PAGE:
COMMENTS

Only four terms are known.
The first four Mersenne primes (p=2^q1 in A000668) are double Mersenne primes, i.e., in A103901. The next four yield a composite M(p) and therefore are in this sequence. The next larger Mersenne prime p = A000668(9) has already 19 digits and is much too large to enable us, as of today, to test the primality of 2^p1 (which would require over 10^8 gigabytes just to be stored in binary). This explains that only 4 terms are known of this sequence and of A103901; for all the 30+ remaining members of A000668 it is not known whether they belong to A103901 or to this sequence A103902.  M. F. Hasler, Jan 21 2015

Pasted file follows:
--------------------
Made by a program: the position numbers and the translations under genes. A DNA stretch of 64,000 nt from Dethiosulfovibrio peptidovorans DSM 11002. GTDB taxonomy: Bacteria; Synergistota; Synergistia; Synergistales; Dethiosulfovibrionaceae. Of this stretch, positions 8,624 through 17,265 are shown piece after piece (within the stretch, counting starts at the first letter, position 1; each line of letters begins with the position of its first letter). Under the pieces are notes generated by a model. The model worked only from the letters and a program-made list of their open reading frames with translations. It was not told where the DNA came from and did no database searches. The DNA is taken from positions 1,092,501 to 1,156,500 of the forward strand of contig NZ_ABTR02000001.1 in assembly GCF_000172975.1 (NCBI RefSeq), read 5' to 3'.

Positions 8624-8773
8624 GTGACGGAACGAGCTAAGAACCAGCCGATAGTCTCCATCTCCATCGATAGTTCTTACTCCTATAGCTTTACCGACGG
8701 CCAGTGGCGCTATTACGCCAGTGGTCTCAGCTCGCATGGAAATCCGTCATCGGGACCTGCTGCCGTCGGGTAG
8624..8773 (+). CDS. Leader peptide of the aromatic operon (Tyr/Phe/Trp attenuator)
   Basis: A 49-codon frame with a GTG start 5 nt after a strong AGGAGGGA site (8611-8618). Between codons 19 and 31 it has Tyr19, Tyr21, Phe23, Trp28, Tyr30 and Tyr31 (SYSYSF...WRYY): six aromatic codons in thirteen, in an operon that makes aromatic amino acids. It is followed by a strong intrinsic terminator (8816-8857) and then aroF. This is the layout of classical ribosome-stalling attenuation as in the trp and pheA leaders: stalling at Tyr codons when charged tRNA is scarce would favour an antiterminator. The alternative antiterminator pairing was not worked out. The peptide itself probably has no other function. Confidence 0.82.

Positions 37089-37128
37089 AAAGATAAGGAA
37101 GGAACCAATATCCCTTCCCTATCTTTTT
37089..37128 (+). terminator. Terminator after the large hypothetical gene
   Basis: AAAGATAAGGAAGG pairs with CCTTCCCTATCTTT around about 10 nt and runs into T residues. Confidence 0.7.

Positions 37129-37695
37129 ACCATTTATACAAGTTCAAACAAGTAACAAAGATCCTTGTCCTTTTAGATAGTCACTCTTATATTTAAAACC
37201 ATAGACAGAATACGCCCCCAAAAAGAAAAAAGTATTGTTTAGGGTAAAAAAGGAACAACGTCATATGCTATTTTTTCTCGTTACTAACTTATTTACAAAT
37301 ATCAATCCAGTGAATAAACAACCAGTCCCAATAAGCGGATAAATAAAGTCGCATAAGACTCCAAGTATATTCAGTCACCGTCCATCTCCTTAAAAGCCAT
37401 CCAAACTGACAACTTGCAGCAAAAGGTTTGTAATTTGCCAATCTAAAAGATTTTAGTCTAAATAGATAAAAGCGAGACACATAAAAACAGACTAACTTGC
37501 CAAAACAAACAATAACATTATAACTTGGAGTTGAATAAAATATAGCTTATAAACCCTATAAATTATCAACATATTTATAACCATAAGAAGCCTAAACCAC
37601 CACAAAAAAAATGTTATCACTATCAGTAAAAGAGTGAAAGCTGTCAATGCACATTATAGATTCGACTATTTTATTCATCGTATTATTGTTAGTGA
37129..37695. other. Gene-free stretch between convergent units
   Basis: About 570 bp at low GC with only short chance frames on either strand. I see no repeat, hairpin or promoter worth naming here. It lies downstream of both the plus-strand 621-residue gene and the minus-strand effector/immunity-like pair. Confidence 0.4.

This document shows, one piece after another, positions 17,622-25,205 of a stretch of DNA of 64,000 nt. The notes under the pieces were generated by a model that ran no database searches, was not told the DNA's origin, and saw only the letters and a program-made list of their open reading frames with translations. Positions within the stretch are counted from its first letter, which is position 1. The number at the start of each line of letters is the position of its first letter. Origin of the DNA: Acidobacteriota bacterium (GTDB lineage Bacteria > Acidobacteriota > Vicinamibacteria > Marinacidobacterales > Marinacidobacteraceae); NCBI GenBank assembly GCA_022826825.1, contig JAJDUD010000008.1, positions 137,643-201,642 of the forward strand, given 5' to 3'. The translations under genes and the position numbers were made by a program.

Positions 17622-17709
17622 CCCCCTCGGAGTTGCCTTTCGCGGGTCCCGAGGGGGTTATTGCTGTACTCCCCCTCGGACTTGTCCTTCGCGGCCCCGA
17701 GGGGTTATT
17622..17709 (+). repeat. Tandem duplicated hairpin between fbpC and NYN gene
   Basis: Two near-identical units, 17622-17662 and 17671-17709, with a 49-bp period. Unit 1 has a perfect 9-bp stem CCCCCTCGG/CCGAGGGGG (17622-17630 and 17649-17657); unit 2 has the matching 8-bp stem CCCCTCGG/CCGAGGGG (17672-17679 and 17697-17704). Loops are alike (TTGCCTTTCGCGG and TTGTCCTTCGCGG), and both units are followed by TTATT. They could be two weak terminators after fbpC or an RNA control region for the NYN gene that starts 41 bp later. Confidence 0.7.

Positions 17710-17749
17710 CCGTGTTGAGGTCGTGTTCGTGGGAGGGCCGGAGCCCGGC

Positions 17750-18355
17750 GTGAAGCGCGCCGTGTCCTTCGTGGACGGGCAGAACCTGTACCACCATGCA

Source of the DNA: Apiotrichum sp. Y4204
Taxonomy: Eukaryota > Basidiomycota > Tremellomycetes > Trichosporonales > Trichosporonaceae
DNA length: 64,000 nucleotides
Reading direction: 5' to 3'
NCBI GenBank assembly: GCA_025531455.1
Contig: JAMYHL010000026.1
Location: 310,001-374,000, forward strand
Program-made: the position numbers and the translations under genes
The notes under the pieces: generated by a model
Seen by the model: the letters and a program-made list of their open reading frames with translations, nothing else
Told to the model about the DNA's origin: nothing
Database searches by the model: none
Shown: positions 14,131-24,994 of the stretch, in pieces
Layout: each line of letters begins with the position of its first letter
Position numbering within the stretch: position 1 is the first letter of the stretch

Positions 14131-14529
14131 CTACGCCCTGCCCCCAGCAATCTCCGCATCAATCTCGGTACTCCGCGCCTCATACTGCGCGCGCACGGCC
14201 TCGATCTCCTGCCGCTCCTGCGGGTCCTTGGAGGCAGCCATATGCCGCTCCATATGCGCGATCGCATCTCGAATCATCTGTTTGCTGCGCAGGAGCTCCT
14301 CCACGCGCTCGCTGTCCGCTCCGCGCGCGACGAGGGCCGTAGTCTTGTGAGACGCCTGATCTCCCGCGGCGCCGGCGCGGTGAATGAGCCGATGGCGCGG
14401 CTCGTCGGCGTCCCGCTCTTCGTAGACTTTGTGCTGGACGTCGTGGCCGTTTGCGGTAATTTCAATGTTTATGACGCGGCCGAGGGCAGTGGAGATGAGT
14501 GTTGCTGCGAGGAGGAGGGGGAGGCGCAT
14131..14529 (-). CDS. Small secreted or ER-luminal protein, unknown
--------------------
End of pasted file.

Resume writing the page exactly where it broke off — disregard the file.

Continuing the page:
REFERENCES

R. K. Guy, Unsolved Problems in Number Theory, 3rd ed., SpringerVerlag, NY, 2004, Sec. A3.
G. H. Hardy and E. M. Wright, An Introduction to the Theory of Numbers, 3rd ed., Oxford Univ. Press, 1954, p. 16.
P. Ribenboim, The New Book of Prime Number Records, SpringerVerlag, NY, 1996, Chap. 2, Sec. VII.